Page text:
The momentum behind the autonomous vehicle movement has been growing rapidly as the major technology vendors, and new players, seek to define the future of road transport. RethinkX has estimated that by 2030, within 10 years of regulatory approval, 95% of all US passenger miles will be served by autonomous transport-as-a-service providers.
Jeff Klei, president Continental AG North America, has been quoted calculating that as many as 54 million autonomous vehicles will be on the road by 2035. As the number of vehicles increases so too will the volume of data. Professor Pete Lockhart, commercial director, Roke says that by 2020 there will be 8.6 million connected features in cars and Rob Toews, founder of the Stanford and Harvard Forum on the Future of Transportation, also estimates there are up to 100 electronic control units in today’s cars.
That equates to 100 million lines of code. Basically, a “candy store” for hackers to troll; something the CEO of General Motors acknowledged when she said, “A cyber incident is a problem for every automaker in the world.”
Given the volume of potential data and the critical nature of automated transport it will be essential to get cybersecurity policies, tools and responses right. It should be no surprise that many in the automaker community believe the blockchain is the answer. Since the Toyota Research Institute (TRI) announced its investment in the blockchain there have been a number of blogs and articles proclaiming its potential. Take this piece from Bruce Pon at BigChainDB. He suggests five use cases for the blockchain:
1. Track and verify automotive parts
2. Track and verify vehicle provenance
3. Streamline the supply chain and business processes
4. Accelerate autonomous vehicle development
5. Build a mobility platform for electric vehicles
All of these proposed applications share one common thread. They are very focused around processing transactions. It is clear there is significant value in the blockchain being used to verify transactions, avoid fraud, confirm ownership and simplify purchasing processes.
What we should not do is confuse the fact that the blockchain is immutable with providing enhanced security and protection. Indeed, the architect of the Ethereum blockchain Vitalik Buterin has said, “A common refrain is the idea of using blockchains to build systems where “users are in control of their own data”...In these cases, it is once again important to note that blockchains do not solve privacy issues, and are an authenticity solution only. Hence, putting medical records in plain text onto a blockchain is a very bad idea.”
Applying the blockchain to autonomous vehicles could have some value. It could act as a ledger to validate transactions between a vehicle and a service provider; for example, an Amazon delivery service dropping a parcel at a vehicle. It is excellent for smart contracts. It is not ideally suited for protecting data. Some commentators say the blockchain can validate and protect data, because once it is on the blockchain it is immutable; if someone changes it we all know about it. However, there is no way to know what parts of the data have been altered nor retrieve the originals via the blockchain.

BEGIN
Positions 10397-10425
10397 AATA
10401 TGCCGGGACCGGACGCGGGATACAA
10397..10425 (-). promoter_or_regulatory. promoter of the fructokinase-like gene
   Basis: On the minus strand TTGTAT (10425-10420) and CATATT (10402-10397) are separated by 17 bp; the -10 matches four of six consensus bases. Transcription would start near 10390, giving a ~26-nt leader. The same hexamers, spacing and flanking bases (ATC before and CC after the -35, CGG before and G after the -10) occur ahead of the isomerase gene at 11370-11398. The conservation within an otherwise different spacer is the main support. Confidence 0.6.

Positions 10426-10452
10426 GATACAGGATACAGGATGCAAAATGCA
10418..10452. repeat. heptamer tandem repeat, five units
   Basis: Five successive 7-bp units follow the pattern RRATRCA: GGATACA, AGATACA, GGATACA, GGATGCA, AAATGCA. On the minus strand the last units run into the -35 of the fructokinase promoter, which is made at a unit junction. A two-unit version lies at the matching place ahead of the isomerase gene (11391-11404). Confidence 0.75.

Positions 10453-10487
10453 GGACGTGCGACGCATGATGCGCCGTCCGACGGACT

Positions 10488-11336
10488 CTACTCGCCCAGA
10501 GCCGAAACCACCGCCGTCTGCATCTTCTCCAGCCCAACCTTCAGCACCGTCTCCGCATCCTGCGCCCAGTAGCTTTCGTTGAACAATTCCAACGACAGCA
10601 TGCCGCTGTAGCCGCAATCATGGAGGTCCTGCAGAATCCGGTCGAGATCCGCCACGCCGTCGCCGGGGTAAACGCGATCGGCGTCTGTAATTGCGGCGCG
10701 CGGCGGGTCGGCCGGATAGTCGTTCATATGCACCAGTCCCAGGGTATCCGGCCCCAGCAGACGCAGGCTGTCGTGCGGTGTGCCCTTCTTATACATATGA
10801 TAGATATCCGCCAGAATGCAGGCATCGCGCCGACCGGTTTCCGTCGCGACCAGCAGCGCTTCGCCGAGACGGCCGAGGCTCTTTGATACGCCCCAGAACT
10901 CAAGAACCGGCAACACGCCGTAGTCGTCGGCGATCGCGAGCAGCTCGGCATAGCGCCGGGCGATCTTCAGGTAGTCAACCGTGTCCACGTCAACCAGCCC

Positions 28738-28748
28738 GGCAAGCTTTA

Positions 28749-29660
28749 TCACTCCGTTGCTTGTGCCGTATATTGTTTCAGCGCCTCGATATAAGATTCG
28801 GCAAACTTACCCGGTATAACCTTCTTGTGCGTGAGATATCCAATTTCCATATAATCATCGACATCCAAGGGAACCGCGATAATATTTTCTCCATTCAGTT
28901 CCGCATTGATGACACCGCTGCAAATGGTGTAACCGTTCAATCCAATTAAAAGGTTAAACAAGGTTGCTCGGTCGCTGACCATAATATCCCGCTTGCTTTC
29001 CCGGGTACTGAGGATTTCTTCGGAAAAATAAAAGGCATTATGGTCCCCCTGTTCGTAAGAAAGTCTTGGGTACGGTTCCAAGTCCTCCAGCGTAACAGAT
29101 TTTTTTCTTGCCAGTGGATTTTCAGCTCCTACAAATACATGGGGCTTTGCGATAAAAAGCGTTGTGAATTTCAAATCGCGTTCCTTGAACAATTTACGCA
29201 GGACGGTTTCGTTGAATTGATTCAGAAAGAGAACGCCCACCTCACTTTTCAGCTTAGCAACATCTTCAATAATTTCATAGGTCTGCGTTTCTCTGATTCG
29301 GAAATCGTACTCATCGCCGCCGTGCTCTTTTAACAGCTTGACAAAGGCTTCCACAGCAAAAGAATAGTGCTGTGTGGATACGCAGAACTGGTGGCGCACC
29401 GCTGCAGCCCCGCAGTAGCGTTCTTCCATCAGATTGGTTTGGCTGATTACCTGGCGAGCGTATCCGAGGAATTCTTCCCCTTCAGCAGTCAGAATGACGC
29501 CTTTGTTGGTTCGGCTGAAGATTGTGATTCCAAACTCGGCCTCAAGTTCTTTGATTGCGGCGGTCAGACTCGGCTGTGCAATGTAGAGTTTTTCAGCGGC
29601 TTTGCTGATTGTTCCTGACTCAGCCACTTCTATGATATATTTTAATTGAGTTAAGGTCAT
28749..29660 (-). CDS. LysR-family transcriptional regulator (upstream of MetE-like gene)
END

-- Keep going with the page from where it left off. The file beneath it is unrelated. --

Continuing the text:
This is a real flaw in the argument for the blockchain in relation to the cybersecurity threat. In practical terms the blockchain does not store data on the ledger, rather it uses a hash and stores the actual information somewhere else. That “somewhere else” is just as vulnerable as existing technology. Hackers, if they can break into a database, can delete key data - or more likely hold it to ransom.
Imagine driving along the freeway at 70mph in your autonomous vehicle to be told by a hacker that access to your brakes will be denied unless you pay a ransom? (If you don’t think hackers can do this just check out what they did to Andy Greenberg, from Wired in 2015)
The limitations of the blockchain are also not confined to security. There is an argument about whether it is the most efficient model. Healthcare in America wrote that storing a gigabyte of data on the Ethereum blockchain would cost over $2 million. If you think back to the predictions about the number of autonomous cars and the number of sensors the sheer scale of data could make these vehicles prohibitively expensive.
With the auto industry already grappling with the huge costs of artificial intelligence, especially when it comes to training systems, the blockchain could be more likely to slow down mass adoption than help.
The expense of storing data on blockchains is driven by the miners who require a fee for confirming transactions in what is an energy intensive process. At MaidSafe we believe a better approach is proof of resource where the system simply qualifies whether the resource being offered has the capacity to contribute to the network. This approach does not require additional data to be generated.
Above all, though, we believe the only answer for protecting autonomous vehicles is an autonomous data network. The decentralized web allows us to develop platforms where there is no centralized point for attack. You can then add layers of security on top, including strong end-to-end encryption and breaking up the data, so that it is not readable as individual files.
Ultimately, though, automating the network removes human interference, the biggest cyber threat to any self-driving vehicle. Yes, humans will set up the network, define the rules that govern it, but the network will operate without human interference. This may sound like Big Brother on steroids, but it is the only sensible solution. If we remove humans from day-to-day decision-making, we will ensure the network adheres to a specific policy.
There will be new threats that appear and adjustments to be made by humans, but a fully autonomous data network is the only way autonomous vehicles will have a foundation for secure next generation transportation.